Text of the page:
The spoon is designed with the Salter's coat of arms and the
latin motto “ Sal Sappit Omnia “ which means – Salt Flavours All. It was made
in London by the silversmiths J B Carrington (1901). The Salters
Company was one of the oldest London Guilds.
The spoon also has a date on the back of 12th May 1853. The
archivist at Salters tells me that this was the date on which the lease
of the Salters Company Irish estate expired. On this date the company
assumed full ownership of the estate. ( The Irish estate was sold a
long time ago )
The decision to commemorate this important date was not made
until 5 years later in 1858 when the spoons were first commissioned.
The spoons were presented to a new member of the company on or near to
the day on which he was “made free” of the company ie. the
day when he completed his apprenticeship which normally lasted 7 years,
thus he became a freeman or 'member of the company'.
J B Carringtons made a number of spoons for the Salters company
but the archivist was unable to tell me why this particular spoon was
made as late as 1901. Probably they just ran out of stock and asked for
Spoon is 15cms (6") and weighs 51 gms
From the Salter's Guild website
London Livery Companies,
originally craft guilds, had their origins in Medieval times. They
decided who could trade and dictated prices and wages, working
conditions and welfare.
Each Company, like the
Salters, was governed by a Master and one or more Wardens who were
elected by the Court of Assistants, of which Morgan Aubrey was one.
In return for a trade
monopoly, guilds set standards, controlled quality and carried out
inspections and would mete out punishment for poor workmanship.
The term ‘Livery
Company’ came with the custom of wearing of a uniform and over
the years, each guild jockeyed for economic and political power.
Inevitably, acrimonious disputes arose. Finally, in 1515, the Court of
Aldermen settled the order of precedence of the forty-eight Livery
Companies in existence at the time, according to company wealth.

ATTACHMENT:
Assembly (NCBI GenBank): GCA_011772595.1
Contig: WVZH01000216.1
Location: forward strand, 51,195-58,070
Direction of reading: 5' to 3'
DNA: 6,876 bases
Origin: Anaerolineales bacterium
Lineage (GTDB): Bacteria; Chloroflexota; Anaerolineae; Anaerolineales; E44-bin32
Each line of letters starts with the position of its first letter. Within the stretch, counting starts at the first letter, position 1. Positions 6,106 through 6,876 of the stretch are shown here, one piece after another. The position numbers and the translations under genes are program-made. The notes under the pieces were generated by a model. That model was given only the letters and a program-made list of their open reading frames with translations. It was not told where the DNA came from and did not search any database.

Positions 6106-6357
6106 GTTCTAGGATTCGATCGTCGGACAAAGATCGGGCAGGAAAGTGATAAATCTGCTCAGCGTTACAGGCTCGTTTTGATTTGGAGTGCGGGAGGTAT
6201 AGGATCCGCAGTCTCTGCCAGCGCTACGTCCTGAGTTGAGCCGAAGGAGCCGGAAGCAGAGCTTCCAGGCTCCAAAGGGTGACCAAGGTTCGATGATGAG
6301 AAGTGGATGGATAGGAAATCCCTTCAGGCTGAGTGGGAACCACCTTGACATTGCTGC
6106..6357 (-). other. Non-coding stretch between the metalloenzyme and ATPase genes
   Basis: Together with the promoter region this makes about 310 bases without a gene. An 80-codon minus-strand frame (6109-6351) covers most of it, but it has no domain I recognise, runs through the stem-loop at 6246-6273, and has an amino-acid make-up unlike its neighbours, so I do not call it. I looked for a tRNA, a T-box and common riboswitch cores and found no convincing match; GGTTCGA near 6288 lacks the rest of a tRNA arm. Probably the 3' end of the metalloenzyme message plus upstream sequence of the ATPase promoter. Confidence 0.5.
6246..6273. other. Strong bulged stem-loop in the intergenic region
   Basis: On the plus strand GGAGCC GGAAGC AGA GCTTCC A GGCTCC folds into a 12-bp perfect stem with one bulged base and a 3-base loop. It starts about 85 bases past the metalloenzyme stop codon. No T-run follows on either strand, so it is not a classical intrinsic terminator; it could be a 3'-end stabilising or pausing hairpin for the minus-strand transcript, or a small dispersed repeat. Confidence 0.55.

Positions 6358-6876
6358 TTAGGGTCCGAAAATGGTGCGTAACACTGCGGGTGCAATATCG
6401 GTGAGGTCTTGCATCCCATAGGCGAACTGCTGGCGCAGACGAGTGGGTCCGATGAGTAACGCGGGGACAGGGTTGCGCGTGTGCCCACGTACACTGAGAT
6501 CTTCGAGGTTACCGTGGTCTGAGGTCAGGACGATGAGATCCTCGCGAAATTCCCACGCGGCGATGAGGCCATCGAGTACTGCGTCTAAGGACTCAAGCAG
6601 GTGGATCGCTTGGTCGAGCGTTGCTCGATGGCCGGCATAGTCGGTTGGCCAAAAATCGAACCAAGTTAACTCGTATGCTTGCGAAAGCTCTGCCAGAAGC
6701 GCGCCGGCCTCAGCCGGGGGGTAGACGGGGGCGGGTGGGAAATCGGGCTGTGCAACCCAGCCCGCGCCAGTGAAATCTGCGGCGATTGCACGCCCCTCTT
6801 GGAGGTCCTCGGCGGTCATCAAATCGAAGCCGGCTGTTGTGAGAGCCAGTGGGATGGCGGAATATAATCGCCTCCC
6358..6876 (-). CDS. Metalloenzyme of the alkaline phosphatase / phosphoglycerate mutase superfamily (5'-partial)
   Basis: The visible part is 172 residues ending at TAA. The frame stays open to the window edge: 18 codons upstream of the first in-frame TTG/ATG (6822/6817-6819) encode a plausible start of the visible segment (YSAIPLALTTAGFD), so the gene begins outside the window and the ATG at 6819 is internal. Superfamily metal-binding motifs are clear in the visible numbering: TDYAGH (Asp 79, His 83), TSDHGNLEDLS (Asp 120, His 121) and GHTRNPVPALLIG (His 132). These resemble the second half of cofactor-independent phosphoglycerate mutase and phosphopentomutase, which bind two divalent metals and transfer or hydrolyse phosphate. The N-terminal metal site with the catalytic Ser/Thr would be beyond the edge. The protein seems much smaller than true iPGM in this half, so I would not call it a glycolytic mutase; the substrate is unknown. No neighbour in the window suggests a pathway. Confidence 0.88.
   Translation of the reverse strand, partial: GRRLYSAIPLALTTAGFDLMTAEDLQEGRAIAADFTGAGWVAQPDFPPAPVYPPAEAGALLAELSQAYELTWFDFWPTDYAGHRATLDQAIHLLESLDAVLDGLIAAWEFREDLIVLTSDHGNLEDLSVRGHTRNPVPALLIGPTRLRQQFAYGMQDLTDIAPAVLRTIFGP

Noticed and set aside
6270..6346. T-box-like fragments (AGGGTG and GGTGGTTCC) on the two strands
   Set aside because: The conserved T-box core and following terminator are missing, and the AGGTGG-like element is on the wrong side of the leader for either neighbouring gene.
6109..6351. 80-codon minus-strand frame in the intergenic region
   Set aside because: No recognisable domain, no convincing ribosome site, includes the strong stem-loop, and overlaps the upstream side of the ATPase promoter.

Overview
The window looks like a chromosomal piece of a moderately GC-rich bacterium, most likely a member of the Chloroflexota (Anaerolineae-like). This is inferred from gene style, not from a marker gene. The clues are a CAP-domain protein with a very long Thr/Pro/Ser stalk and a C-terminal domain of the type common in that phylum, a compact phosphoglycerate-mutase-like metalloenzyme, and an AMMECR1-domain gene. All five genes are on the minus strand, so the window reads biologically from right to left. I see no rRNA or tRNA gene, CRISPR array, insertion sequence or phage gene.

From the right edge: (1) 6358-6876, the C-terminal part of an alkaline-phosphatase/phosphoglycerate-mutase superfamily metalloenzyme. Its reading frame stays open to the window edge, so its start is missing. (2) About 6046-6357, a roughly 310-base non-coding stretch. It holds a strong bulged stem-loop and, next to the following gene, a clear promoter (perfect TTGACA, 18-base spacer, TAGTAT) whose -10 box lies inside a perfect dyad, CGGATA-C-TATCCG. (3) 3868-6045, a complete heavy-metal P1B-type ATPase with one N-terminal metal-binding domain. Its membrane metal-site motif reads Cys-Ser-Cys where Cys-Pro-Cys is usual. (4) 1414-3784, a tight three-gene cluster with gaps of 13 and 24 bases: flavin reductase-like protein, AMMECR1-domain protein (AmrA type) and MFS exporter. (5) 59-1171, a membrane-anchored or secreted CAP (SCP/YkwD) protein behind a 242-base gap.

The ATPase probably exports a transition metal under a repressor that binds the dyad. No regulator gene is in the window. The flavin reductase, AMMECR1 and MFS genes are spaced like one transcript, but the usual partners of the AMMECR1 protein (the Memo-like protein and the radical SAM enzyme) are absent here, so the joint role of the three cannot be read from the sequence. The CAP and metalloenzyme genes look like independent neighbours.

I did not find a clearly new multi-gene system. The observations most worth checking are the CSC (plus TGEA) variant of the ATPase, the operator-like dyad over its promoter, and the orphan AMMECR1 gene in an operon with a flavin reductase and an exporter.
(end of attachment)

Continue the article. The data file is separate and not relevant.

The most important and
prestigious companies were known as the ‘Great Twelve’ and
in pride of place at the top was the Worshipful Company of Mercers or
The family of Joan Vaux,
Morgan Aubrey’s wife, came from the sixth ranking Worshipful
Company of Merchant Taylors. The seventh-ranked Skinners or fur traders
disputed the position that had been accorded them, so the Merchant
Taylors and the Skinners agreed to alternate positions every year. This
is said to be the origin of the phrase ‘to be at sixes and
The Worshipful Company of
Salters ranked ninth and included individuals whose trades involved the
usage of salts and the preparation of chemical mixtures for use in
food. Guilds would ensure that members were decently buried, and
provided a special pall cloth for the occasion. They looked after their
members who were ill and unable to work, and cared for their
Wives of Salters benefited
from the £100 that Morgan Aubrey’s widow Joan left to
‘the Master Wardens and Comynalty of the Art or Mystery of the
Salters’ in her will she wrote in 1612. Joan Aubrey left money
for ‘fifty poore women’ to have a gown to wear at her
funeral and to give ‘the saide Company of Salters’ a dinner
on that day.
Five centuries later, like
many other Livery Companies, the Salters’ Company has lost its
direct connection with its original trade, but it still retains its
Latin motto: Sal Sapit Omnia – Salt Seasons Everything
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